Hall of Fame - Inductee Detail

Lance "Bambi" Alworth

Lance "Bambi" Alworth

Details

  • Position: Halfback
  • School: Arkansas
  • High School: Brookhaven, MS (Brookhaven HS)
  • Years: 1959-1961
  • Inducted: 1984
  • Place of Birth: Houston, TX
  • Date of Birth: Aug 30, 1940
  • Jersey Number: 23
  • Height: 6-0
  • Weight: 178

Member Biography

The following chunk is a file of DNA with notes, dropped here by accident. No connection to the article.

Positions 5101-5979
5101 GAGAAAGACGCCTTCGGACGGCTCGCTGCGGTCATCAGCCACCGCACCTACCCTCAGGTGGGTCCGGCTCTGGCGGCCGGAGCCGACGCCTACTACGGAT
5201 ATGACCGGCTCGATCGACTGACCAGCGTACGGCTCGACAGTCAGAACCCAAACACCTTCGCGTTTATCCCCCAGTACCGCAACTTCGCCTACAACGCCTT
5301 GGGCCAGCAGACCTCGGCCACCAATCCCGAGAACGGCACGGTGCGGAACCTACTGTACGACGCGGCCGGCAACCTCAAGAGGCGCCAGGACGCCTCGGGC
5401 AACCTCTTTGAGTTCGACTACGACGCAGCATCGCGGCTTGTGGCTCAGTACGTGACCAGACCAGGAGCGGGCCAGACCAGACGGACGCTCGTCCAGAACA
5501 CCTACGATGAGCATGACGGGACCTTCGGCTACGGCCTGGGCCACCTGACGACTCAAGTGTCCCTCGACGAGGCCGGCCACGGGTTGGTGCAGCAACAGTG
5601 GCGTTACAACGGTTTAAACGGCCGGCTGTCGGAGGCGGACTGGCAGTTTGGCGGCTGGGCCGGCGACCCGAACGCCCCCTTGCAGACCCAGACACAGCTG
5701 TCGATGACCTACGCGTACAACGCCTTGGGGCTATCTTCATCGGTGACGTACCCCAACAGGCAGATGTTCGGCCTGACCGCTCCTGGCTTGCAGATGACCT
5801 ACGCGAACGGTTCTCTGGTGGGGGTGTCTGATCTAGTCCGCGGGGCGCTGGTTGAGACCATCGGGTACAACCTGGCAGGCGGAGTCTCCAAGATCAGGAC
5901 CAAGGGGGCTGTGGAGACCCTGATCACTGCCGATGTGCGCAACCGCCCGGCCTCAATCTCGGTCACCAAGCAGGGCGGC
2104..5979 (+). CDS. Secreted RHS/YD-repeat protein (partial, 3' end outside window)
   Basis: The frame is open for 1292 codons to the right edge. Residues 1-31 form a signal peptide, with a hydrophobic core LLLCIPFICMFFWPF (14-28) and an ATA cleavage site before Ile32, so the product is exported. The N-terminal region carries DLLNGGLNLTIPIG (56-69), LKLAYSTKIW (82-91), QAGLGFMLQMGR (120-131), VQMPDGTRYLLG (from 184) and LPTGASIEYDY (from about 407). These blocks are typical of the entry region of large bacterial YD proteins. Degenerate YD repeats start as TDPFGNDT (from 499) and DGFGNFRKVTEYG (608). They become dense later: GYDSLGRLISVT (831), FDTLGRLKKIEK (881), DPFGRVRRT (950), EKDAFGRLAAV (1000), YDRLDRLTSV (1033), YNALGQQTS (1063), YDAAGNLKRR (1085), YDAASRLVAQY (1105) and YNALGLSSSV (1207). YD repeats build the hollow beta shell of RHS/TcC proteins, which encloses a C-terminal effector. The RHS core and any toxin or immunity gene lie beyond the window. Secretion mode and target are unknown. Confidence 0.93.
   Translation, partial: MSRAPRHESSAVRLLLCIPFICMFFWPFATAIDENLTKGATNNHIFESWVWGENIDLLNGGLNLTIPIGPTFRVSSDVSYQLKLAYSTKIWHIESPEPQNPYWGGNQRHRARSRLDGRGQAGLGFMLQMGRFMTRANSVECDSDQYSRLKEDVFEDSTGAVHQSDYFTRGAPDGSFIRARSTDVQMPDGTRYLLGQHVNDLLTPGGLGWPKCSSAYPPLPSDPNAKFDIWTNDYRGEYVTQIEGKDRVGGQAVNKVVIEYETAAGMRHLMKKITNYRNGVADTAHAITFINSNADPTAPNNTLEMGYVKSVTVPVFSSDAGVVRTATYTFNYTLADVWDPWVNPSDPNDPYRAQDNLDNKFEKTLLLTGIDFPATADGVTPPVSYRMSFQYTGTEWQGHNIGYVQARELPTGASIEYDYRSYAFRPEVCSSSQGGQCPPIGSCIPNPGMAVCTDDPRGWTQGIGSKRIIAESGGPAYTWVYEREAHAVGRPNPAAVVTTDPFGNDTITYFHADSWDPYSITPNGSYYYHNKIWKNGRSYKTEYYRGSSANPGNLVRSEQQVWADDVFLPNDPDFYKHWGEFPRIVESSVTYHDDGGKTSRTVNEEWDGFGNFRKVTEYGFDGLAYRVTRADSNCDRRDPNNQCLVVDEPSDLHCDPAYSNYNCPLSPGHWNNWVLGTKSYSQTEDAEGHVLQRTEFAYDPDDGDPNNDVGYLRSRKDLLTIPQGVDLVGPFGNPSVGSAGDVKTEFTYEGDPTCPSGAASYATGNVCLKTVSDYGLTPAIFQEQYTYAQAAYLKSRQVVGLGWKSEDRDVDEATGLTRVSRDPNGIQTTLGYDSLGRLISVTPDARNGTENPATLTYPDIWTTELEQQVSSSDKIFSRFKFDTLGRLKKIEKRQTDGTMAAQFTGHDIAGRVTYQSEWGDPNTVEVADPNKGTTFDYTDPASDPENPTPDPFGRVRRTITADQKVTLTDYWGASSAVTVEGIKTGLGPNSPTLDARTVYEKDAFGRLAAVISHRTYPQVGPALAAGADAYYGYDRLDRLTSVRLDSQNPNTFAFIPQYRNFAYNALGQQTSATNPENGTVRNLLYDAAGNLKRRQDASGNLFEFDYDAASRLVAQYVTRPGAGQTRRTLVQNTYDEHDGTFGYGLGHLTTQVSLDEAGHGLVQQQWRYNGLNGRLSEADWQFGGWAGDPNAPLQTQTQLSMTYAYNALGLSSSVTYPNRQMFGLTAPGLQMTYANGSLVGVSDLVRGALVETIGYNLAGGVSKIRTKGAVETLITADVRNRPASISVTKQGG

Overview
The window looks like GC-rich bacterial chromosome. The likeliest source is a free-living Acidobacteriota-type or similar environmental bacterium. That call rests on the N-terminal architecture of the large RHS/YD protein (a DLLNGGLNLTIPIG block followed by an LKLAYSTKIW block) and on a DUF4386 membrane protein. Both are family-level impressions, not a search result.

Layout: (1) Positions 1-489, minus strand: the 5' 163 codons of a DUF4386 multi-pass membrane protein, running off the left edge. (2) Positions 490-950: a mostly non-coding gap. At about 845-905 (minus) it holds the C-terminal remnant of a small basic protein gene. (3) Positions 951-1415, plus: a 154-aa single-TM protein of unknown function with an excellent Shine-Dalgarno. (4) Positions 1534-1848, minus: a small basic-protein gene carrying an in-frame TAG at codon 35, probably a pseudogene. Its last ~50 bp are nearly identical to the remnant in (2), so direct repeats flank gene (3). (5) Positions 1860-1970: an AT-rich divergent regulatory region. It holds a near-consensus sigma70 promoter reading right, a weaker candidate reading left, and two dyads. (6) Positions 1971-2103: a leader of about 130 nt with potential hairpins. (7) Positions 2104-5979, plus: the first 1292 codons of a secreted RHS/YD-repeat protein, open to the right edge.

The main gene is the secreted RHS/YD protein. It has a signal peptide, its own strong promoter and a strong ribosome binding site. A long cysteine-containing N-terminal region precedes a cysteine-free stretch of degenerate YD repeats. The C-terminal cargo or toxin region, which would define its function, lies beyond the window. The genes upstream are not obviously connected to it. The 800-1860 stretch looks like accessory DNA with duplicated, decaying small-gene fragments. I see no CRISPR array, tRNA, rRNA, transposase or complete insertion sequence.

Lance Alworth was an all-around athlete in high school in Brookhaven, Mississippi. He became the first University of Arkansas athlete to win letters in three sports in the same school year. He was a star in track, running the 100-yard dash in 9.6 seconds; in baseball, as a leader in stolen bases; and in football, as All-America halfback in 1961. He played offense and defense, returned kicks, and did the team's punting. He led the nation in punt returns in 1960 and 1961; his career average on punt returns was 13.5 yards. His longest returns were 67 and 49 yards. In his three years, Arkansas was Southwest Conference undisputed champion once, co- champion twice, and played in the Cotton, Sugar, and Gator Bowls. He was named the outstanding back in the Cotton Bowl after the 1960 season and the outstanding player in the Hula Bowl, an all-star game, after the 1961 season. In 1961- 62 he was voted the outstanding amateur athlete in the state of Arkansas. He was president of his senior class, Academic All-America in 1961, and winner of the Southwest Conference Sportsmanship Award. After graduation, he was offered baseball contracts by the Pittsburgh Pirates and New York Yankees but opted for pro football. He played for the San Diego Chargers and Dallas Cowboys 1962-72 as a wide receiver. He scored 87 touchdowns and ranked fourth in all- time yardage as a pass receiver when he retired. Alworth was from an athletic family; his sister Anne was a high school sprinter on the track team. Lance stood 6 feet tall, weighed 178. As a rookie in pro football in 1962, he picked up a nickname, Bambi. Teammates said he had big brown eyes, could run like Bambi, a leaping deer in fiction. He was elected to the Pro Football Hall of Fame in 1978 and the College Football Hall of Fame in 1984